Your thyroid is the small gland at the front-base of your neck. If somebody could see through you, it would look like you were wearing a small bow tie under your skin. This gland helps regulate your energy levels, your metabolism, and as a by-product, it also affects your mood, your overall well-being, and even your mental health.
Thyroid-Stimulating Hormone Test (TSH)
If you are a woman, over the age of 60, and have a certain genetic disposition, then you may have trouble with your thyroid. It is a tricky devil in that many of the symptoms of thyroid disorders can stand on their own merit, many are slow to show, and many of the symptoms can be mistaken for something else.
Quite often, symptoms are mistaken for an iron deficiency. Plus, symptoms like depression can stand on their own since people do not need a biological reason to develop depression. Luckily, if a doctor suspects thyroid trouble, he or she may order a TSH test to help identify the problem.
Starting at the Back of Your Tongue
Scans show that the thyroid spends most of its time at the back of your tongue while you are a foetus but descends just below the Adam’s apple before you are born. Also, contrary to popular belief, women also have Adam’s apples, but they are much less pronounced than on men.
Your thyroid uses many micronutrients, which is why a balanced diet is important. However, its primary chemical is iodine (found in salt), which it takes in and converts into thyroxine (T4) and triiodothyronine (T3). Thyroid cells are the only cells able to genuinely take in iodine, and they do this to combine the iodine with Tyrosine (an amino acid), to create T4 or T3.
As we grow to understand the workings of the thyroid, we are also growing to understand the nature of obesity. For example, a high fat diet causes obesity, but not because of its calorie content. It is because the fat is oxidized in such a manner that you feel more lethargic and are therefore less likely to burn off the calorific content of your meal. In other words, if you were forced to do 30 minutes of vigorous exercise every day, then you could eat a fatty breakfast every day with no ill effects.
Stronger and Weaker Hormones
Asking which is stronger, the T3 or T4, sounds like a James Cameron movie trivia question. However, the T3 hormone is actually far more potent than the T4, which may explain why your thyroid creates four times more T4 hormone than it does T3. The release of each hormone helps to regulate your metabolism, such as by helping your body to add oxygen to fat in order to create energy.
This is a very basic way of saying that the thyroid regulates your metabolism mostly through actions in the brain, white fat, brown fat, pancreas, skeletal muscle and the liver. As is often amazing about human biology, the hormones produced interact with several parts of the body, and in many cases the interactions are completely different. For example, in the muscles we see the hormones affecting energy expenditure and muscle repair, whereas in the pancreas we see thyroid hormones affecting pancreas function and development. There are also several interactions set in motion by the pituitary in the brain, which interact with thyroid hormones in order to maintain other functions around the body.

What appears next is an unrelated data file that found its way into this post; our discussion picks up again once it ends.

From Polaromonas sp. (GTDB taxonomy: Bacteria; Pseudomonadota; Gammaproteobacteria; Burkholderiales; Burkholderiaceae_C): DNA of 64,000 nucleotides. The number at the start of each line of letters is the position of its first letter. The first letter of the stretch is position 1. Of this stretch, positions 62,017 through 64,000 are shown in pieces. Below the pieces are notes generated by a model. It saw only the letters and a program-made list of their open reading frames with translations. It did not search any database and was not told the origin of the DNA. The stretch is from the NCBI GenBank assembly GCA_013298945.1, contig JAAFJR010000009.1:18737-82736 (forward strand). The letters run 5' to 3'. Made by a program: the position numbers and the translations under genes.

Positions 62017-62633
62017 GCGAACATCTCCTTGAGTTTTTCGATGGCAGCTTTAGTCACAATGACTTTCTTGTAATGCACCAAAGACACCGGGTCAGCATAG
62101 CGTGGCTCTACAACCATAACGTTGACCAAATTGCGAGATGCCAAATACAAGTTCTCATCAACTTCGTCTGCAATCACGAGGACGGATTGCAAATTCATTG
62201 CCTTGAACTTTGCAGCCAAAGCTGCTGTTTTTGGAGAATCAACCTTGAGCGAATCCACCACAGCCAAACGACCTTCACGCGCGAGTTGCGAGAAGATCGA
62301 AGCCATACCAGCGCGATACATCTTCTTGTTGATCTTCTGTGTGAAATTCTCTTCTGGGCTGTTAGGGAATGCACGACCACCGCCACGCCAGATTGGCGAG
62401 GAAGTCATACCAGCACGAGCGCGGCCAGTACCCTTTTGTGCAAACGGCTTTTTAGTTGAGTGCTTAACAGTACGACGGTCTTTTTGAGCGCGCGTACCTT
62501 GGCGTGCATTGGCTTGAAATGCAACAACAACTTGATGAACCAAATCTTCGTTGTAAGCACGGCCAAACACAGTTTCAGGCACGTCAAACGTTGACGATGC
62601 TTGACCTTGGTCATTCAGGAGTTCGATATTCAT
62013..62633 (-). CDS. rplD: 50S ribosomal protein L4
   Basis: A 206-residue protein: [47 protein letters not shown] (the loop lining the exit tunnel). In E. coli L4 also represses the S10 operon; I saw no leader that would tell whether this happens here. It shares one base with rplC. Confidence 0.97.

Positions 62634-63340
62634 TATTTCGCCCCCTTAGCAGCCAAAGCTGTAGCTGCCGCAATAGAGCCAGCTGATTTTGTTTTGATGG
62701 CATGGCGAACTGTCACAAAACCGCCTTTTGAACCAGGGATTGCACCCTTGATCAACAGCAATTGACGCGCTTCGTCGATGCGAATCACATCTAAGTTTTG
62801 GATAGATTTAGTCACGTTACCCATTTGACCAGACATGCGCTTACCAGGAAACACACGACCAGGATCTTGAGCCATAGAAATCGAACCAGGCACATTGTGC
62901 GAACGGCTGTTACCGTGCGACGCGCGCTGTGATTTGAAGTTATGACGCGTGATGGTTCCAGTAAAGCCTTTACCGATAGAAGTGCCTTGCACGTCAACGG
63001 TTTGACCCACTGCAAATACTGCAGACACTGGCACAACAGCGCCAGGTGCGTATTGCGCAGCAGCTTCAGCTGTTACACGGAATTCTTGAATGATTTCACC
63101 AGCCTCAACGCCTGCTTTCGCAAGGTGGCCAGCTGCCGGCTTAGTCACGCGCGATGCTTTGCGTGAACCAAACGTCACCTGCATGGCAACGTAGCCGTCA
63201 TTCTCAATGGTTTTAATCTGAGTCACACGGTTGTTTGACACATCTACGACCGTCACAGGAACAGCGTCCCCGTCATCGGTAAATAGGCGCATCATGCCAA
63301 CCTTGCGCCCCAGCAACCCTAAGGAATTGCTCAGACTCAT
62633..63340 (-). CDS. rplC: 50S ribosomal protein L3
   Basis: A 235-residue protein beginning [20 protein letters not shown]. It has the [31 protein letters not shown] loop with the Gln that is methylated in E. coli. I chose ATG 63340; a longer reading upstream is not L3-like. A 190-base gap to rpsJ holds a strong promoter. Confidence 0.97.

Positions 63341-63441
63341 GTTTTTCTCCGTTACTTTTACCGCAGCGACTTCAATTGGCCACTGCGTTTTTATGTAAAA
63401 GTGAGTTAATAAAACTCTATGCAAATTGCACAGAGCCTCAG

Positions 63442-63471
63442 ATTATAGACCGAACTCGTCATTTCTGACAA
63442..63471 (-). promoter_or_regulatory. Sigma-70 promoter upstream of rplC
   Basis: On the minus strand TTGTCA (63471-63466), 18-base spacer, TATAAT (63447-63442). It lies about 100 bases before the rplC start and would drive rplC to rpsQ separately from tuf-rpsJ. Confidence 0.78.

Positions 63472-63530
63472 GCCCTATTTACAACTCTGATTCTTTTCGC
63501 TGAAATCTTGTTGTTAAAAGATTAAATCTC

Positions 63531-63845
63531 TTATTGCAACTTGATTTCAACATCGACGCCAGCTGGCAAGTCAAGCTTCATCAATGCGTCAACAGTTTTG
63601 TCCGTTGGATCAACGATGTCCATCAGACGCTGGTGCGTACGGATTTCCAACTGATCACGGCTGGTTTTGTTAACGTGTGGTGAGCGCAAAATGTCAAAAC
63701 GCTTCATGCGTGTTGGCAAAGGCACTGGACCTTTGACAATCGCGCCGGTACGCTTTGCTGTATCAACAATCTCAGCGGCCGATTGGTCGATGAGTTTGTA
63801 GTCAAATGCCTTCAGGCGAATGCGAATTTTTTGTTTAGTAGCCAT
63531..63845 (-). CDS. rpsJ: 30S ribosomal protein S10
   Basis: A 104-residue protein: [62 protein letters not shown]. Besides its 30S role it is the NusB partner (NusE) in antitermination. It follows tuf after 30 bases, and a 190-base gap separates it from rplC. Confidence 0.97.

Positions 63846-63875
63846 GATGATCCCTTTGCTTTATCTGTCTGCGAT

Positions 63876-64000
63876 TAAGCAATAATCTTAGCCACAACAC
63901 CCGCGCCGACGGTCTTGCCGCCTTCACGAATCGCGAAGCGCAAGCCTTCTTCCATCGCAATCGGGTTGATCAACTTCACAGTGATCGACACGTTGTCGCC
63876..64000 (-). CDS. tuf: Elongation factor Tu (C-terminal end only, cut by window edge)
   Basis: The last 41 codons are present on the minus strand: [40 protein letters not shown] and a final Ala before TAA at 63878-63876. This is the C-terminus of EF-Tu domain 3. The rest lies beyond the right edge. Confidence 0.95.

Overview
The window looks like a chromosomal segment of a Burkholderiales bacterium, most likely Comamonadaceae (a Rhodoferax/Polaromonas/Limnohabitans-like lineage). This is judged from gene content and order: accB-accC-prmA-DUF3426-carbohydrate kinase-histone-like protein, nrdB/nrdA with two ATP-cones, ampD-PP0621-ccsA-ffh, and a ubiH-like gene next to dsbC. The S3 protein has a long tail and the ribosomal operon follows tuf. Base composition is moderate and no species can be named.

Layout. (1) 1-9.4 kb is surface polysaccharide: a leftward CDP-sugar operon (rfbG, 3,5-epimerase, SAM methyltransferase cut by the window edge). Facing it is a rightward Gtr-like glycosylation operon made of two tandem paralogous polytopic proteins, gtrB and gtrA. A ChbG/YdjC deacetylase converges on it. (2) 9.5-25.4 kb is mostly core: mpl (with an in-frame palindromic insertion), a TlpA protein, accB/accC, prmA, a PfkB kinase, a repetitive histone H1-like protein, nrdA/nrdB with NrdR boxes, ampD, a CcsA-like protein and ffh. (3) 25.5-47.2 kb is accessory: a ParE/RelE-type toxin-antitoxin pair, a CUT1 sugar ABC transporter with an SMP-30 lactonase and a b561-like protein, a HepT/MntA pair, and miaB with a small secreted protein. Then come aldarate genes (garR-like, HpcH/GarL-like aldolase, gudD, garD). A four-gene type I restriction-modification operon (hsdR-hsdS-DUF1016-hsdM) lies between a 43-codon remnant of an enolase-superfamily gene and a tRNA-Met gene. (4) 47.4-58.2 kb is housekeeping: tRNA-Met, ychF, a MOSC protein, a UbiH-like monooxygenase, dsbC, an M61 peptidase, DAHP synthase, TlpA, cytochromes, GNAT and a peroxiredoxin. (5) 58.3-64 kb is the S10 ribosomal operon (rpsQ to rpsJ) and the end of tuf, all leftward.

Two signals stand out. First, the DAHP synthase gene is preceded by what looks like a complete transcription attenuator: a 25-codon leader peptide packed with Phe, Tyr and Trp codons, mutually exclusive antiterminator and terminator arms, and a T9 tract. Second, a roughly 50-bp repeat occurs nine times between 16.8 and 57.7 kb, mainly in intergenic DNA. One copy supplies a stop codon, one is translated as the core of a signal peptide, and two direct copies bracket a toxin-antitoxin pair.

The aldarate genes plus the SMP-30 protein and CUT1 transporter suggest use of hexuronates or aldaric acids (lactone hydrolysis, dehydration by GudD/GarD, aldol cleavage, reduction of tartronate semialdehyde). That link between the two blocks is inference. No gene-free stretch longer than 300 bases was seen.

Treating Thyroid Problems
Finding out what the problem is may be the biggest dilemma. Sometimes, thyroid problems can be caused by your current medication, and sometimes it may be caused by another illness, damage to your thyroid, and even by cancer. On other occasions, things like ingesting high amounts of iodine may cause have caused your problem, or sometimes it is due to Graves disease affecting your thyroid hormones. Check out this website for a complete guide on the T3 and T4 hormones, so that you may understand how Graves disease affects your body.
If the cause of your problem cannot be treated, then you often have to take medication around three times per day. This medication is often a replacement for whatever hormone your thyroid is “Not” pumping out. Other times, medication is taken to slow the production of certain hormones in the thyroid.
Side effects for thyroid medication are common, albeit not in the strictest sense of the word. A side-effect is often an undesirable condition brought on through the fact that medications are not refined enough so that they only contain the active ingredient.
However, in the case of most thyroid medications, complications/side-effects occur because you are adding a hormone into your body in an unregulated fashion. Under normal circumstances, your body would regulate itself so that just the right amount of hormone is released at just the right time, but when you take medications (even if you take them correctly every day), you are adding too much or too little hormone, and sometimes your body reacts to this intrusion with stomach cramps, diarrhoea, and so forth. In many cases, the worst “Side effects” are the symptoms of Hyperthyroidism or Hypothyroidism, all of which occur simply because you have changed your hormonal balance (albeit purposefully and by design).